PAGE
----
New research outlines the ingredients for a successful ‘Big Society’

Big Society

1 October 2014

A recently published ‘Institutions and Social Entrepreneurship’ study by academics from Aston Business School, EDHEC Business School, and the University of Sheffield Management School identifies why some countries are better than others at fostering social enterprise [1]. 

The Global Entrepreneurship Monitor (GEM) ranks Denmark number one for social entrepreneurship activity [2]. The study sought to identify the secret of Denmark’s success and what other countries, such as the UK, could learn from its example. The authors analysed 26 countries to identify the relative importance of a range of economic, institutional, cultural and social measures in encouraging greater levels of social entrepreneurship.  

These included:

  • the level of active government support, i.e., the extent to which the government formally redistributes wealth through progressive tax structures and welfare spending [3]
  • the level of so-called ‘post-materialist values’ among individuals, i.e., the extent to which individuals feel willing and empowered to take action for the benefit of society [4]; and 
  • socially supportive culture, i.e., the strength of informal networks in the wider community [5]

The results of the analysis demonstrate that it is a combination of these three factors, not any one factor alone, that best encourages social enterprise activity. However, active government support is crucial: Without this support it is unlikely that individuals and communities can mobilise to fill the gap. 

Key findings:

Seven out of the top ten countries for social entrepreneurship also top the list for strong social entrepreneurship support, e.g., a local culture and government that endorse such activity, as illustrated by the table below.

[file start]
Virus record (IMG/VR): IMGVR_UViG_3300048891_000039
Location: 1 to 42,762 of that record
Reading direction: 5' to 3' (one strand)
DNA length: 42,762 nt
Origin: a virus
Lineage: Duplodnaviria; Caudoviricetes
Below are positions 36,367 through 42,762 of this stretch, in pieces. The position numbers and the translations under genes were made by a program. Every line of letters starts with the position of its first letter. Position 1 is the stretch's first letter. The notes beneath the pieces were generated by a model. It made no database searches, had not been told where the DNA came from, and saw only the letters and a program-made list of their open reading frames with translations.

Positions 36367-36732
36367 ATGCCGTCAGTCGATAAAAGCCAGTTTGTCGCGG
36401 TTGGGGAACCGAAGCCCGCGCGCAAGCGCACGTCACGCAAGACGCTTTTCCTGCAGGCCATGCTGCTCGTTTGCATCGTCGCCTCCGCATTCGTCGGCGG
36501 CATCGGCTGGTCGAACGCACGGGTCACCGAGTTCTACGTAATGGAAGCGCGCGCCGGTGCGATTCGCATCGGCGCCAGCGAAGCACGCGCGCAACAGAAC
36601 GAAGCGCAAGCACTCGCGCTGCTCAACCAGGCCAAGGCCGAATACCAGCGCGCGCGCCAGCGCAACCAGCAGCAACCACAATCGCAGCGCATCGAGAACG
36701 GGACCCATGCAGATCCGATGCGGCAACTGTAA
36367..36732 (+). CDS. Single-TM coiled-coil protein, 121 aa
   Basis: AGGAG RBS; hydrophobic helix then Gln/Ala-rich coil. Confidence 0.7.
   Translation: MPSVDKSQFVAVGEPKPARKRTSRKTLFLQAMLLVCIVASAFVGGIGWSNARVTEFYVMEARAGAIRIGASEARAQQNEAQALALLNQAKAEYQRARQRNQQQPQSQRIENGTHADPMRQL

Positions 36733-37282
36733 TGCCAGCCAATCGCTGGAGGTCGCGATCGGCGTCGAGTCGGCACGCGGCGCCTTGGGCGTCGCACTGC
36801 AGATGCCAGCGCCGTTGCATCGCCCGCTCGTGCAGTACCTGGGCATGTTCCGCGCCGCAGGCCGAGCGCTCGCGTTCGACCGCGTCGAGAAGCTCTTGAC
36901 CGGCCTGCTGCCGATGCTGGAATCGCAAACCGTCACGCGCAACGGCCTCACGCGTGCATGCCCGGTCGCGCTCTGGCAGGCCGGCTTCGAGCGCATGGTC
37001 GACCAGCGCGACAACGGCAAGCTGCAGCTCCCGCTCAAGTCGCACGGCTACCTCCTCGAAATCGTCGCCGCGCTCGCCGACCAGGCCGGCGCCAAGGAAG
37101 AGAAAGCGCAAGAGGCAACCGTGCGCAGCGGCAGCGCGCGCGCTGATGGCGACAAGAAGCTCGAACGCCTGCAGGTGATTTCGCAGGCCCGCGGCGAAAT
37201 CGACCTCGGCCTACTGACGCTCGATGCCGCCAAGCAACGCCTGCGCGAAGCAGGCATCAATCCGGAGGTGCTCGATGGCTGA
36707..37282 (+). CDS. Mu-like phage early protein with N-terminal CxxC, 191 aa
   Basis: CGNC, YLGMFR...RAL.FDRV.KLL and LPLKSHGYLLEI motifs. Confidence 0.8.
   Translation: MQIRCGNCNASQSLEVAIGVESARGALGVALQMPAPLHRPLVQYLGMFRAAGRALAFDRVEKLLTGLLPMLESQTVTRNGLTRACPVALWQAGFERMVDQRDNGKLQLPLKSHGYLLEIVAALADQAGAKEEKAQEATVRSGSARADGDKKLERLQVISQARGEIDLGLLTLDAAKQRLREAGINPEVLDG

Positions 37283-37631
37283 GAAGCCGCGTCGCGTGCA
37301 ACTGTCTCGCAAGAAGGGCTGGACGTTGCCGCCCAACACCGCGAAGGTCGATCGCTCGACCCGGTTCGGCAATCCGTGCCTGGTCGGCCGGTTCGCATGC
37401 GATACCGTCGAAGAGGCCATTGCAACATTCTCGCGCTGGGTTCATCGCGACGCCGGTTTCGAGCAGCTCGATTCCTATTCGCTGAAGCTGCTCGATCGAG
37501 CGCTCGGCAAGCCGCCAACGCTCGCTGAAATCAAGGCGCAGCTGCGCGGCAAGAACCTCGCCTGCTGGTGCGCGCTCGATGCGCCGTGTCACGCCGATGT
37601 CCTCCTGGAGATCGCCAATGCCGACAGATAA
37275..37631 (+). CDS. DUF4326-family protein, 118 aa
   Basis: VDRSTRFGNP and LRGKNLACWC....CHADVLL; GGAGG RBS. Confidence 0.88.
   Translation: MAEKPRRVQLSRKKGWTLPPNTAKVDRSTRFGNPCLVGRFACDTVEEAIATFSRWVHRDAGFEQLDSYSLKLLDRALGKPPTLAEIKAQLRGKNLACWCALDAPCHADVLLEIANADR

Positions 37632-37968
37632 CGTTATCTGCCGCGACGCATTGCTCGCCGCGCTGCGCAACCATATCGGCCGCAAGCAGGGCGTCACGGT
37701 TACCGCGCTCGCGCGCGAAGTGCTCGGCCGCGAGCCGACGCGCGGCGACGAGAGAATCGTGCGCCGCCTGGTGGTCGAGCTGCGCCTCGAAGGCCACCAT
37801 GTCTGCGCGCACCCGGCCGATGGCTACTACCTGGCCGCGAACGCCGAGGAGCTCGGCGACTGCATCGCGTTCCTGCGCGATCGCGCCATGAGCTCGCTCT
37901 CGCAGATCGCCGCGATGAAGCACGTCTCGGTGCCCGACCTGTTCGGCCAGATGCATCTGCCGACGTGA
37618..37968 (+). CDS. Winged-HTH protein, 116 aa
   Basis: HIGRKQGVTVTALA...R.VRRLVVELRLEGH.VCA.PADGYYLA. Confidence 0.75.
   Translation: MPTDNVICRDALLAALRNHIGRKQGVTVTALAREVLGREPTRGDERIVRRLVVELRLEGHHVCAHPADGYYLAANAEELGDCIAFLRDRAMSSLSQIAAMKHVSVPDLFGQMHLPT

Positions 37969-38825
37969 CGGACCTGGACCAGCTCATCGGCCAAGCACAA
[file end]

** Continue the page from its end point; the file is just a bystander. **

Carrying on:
Top 10 countries for social entrepreneurship activity (GEM)

Top 10 countries for social entrepreneurship support [6]

  1. Denmark
  2. Argentina
  3. Finland
  4. UK
  5. Slovenia
  6. United States
  7. Israel
  8. France
  9. Greece
  10. China
  1. Denmark
  2. Italy
  3. Netherlands
  4. Finland
  5. United States
  6. UK
  7. Switzerland
  8. France
  9. Slovenia
  10. Israel


Study highlights:

  • Denmark, France, Italy, the Netherlands and Israel rank highest for government support
  • Switzerland, Italy, the UK, US and Argentina rank highest for post-materialist values among individuals
  • Malaysia, Iran and Russia rank amongst the top five countries for having a socially supportive culture but have relatively low levels of government support. This can explain why these countries rank lower for social enterprise activity (25th, 19th, and 24th, respectively) 

Compared to other nations, the UK relies more heavily on individuals to drive social entrepreneurship activity, based on a relatively high ranking for post-materialistic values amongst its citizens (3rd) and less favourable rankings for government support (10th), and socially supportive culture (17th). 

Ute Stephan, Professor of Entrepreneurship at Aston Business School commented: “Broadly speaking there have been two schools of thought about the extent to which government encourages or stifles social entrepreneurship.  Some feel that too much support removes the demand for social enterprise while others have taken the opposite view – that social entrepreneurship must have institutional support to survive.